SFMD: I supported the bill. First, the Human Securities Act was not effective because it was crafted in the manner that was not well debated. For example, the fine of P500,000 a day for the error of law enforcers in cases of erroneous detention. What has happened is for the last 10 years or so, there was not a single prosecution. When Senator Lacson presented the bill supported by the majority. The pendulum was shifted to the other side and became very restrictive. What did I do? I presented bout 14 amendments in order to address the issue of human rights and, at the same time, address the security of the state, because terrorism is a matter that we must all confront. I did my best. I had no ulterior motive. My only motive was to try to balance the need to preserve the human rights and bill of rights versus the need of the state to preserve itself. I did my best. I consulted a number of people and when came out with a number of amendments.

I had only one vote. I voted to support those policy considerations but also for a tactical reason. Under our rules in the Senate, unless you vote in the affirmative you cannot become a member of the bicam.

Q: So you had another agenda, so to speak

SFMD: Yes, I wanted to be a member of the bicam so I could protect and probably to enhance some more the safeguards that we placed. Under our rules, I repeat, I could not be a member of the bicam and be able to influence the final result of the bill unless I voted in the affirmative. That is the tactical reason. That is the tactical reason. Unfortunately the HoR said we accept the version and therefore there was no bicam. I am only one of the 23 senators. I could not have prevented its passage. So what did it do? Try to make the best out of the situation. I really took time to review it and see what I can include in the bill to protect the right of the people against the incursions of the state and the police.

Q: Do you believe it can be abused?

SFMD: Abuse is, as you would note, in the implementation of the law. I do not deny that the implementers can abuse the law. That is why it is brought to the Supreme Court. These are all questions that would be brought to the Supreme Court.

Q: On the deaths of inmates and on the BuCor chief being uncooperative by refusing to provide details

SFMD: I am tempted to say fire him and dismiss him, because he appears to be oblivious of the issue of public interest. We lawyers have that principle in public offices, public officials are presumed to be performing their official functions. However, that presumption of the BuCor because of the record of past anomalies that we have unearthed in the Senate, like the sale of good conduct allowance, etc. This presumption of regularity in the performance of official duties cannot be maintained, because the people have no longer confidence in the officials of BuCor.

There is no basis to invoke the Data Privacy Act. Public interest is involved. It is a very specific exemption even for the living that the data privacy act will not apply when you endanger the health of the community. There is no question that COVID-19 is a pandemic that endangers the health of our people. A death is not among the sensitive personal information that cannot be released. There must be transparency.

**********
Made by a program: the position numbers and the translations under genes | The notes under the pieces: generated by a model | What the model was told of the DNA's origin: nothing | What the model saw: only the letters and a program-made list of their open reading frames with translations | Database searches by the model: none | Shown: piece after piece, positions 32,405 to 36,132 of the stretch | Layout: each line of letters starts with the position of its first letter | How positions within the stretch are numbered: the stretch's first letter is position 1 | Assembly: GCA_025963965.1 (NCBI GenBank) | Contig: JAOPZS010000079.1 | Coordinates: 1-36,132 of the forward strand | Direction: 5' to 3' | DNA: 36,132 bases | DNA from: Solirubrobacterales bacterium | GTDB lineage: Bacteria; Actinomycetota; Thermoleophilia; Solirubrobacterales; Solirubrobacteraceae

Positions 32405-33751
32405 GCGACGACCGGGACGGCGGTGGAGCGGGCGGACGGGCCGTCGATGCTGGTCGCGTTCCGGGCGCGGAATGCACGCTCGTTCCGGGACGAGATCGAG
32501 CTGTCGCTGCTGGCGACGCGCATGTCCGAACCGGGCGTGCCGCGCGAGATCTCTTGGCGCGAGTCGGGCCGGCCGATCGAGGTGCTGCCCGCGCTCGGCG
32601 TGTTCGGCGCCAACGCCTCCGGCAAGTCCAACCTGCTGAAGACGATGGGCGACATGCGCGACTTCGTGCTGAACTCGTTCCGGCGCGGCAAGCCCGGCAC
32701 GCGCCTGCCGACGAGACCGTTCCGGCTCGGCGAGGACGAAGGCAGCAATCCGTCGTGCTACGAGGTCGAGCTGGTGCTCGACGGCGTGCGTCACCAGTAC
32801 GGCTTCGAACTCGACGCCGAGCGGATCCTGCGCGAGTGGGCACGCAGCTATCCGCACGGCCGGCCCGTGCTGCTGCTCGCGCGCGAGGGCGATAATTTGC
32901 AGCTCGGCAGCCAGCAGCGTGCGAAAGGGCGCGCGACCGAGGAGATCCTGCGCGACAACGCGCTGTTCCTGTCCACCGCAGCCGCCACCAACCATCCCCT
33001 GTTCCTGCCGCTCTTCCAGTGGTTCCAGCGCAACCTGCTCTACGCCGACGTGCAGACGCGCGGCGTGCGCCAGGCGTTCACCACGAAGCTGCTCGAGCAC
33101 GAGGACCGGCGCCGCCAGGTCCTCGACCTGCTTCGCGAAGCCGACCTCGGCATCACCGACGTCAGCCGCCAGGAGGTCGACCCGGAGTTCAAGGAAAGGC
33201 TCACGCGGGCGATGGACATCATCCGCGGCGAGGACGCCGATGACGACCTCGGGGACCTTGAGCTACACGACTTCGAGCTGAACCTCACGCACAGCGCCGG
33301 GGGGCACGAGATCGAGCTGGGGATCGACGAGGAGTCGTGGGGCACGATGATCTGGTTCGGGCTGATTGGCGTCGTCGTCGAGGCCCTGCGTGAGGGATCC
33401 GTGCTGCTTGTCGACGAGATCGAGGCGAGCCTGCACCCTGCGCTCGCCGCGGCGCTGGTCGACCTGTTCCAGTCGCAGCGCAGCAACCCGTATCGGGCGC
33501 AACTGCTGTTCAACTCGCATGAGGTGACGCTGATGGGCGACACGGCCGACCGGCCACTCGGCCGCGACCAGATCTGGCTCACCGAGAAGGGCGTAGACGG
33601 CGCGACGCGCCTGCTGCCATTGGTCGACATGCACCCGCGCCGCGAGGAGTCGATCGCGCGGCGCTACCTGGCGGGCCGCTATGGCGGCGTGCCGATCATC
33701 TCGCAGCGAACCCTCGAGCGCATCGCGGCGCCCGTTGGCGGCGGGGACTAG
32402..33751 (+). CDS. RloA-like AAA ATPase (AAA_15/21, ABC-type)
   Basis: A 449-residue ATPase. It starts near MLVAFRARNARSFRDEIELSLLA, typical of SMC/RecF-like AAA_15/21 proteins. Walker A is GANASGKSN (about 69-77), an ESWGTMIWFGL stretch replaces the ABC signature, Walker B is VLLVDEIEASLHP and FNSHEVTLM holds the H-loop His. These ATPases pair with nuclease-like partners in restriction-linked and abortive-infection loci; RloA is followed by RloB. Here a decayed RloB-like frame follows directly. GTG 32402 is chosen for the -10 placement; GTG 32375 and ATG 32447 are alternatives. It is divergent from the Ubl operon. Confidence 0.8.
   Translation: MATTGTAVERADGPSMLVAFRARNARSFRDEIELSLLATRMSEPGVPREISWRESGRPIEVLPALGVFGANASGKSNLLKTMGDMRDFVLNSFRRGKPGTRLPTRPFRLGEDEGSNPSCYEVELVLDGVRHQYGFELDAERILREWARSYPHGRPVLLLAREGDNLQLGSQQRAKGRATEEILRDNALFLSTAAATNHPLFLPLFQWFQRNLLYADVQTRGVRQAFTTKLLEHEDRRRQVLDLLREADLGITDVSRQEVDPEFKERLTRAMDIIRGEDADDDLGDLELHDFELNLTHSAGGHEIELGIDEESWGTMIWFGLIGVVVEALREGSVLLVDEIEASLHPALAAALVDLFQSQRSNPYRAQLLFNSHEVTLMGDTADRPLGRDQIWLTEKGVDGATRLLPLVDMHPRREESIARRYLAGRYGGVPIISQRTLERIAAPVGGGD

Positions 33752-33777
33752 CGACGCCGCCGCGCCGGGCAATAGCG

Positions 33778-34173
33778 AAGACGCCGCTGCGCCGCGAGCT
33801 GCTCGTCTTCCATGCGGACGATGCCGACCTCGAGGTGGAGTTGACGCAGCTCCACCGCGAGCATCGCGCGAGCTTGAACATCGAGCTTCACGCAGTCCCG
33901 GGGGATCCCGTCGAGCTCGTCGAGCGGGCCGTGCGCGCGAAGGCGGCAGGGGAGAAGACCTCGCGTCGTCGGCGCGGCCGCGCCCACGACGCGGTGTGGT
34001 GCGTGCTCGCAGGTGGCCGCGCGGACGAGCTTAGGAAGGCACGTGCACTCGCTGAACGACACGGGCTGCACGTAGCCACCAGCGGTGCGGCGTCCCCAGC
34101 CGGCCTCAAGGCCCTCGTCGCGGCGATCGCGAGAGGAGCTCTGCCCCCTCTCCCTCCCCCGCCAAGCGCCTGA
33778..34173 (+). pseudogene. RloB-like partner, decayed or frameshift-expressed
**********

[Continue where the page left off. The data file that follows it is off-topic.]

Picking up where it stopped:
Q: The presumption of regularity is quite difficult because there was no CCTV, no photos of the body, and the body was not opened when the body was cremated.

SFMD: That is precisely the problem. It enhances the suspicion that something is amiss, something is not right and something is being hidden. Such action does not merit his continued stay in the BuCor.

Q: Is it worth an investigation?

SFMD: Yes, in the first place, the performance of the BuCor is still a matter that is pending in the Committee on Justice chaired by Sen. Gordon. It is part of the effort to examine the procedure in the BuCor. It should be investigated.

Q: Being a lawyer, Jaybee Sebastian is the main witness against Sen. De Lima. How will this affect?

SFMD: In the first place, I don't think that there is any validity in the charges against Sen. De Lima. Whether or not Sebastian is there, I don't think it would be critical.

Q: Does this make her argument stronger that she should be granted jail?

SFMD: As I said, whether or not Sebatian is alive, in my judgment, De Lima should be granted jail. There is no credible evidence against her.

Q: Is there anything you'd like to add?

SFMD: Again, I would emphasize that today we live in a crucial period. Being in the opposition is not easy, especially with the troll farms all over the place. We are willing to cooperate and provide to the best of our abilities policies that we believe can help our country get out of this difficulty. But we hope that we are listened to also.

Q: This is quite interesting you, Sec. Teddy Locsin made a comment on Twitter that you are a presidential material. Is the opposition going to field a candidate and what do you think about you being a presidential material as tweeted by Sec. Locsin?

SFMD: Thank you, Sec. Teddy Boy Locsin. Yes, the opposition will have a candidate. Count me out.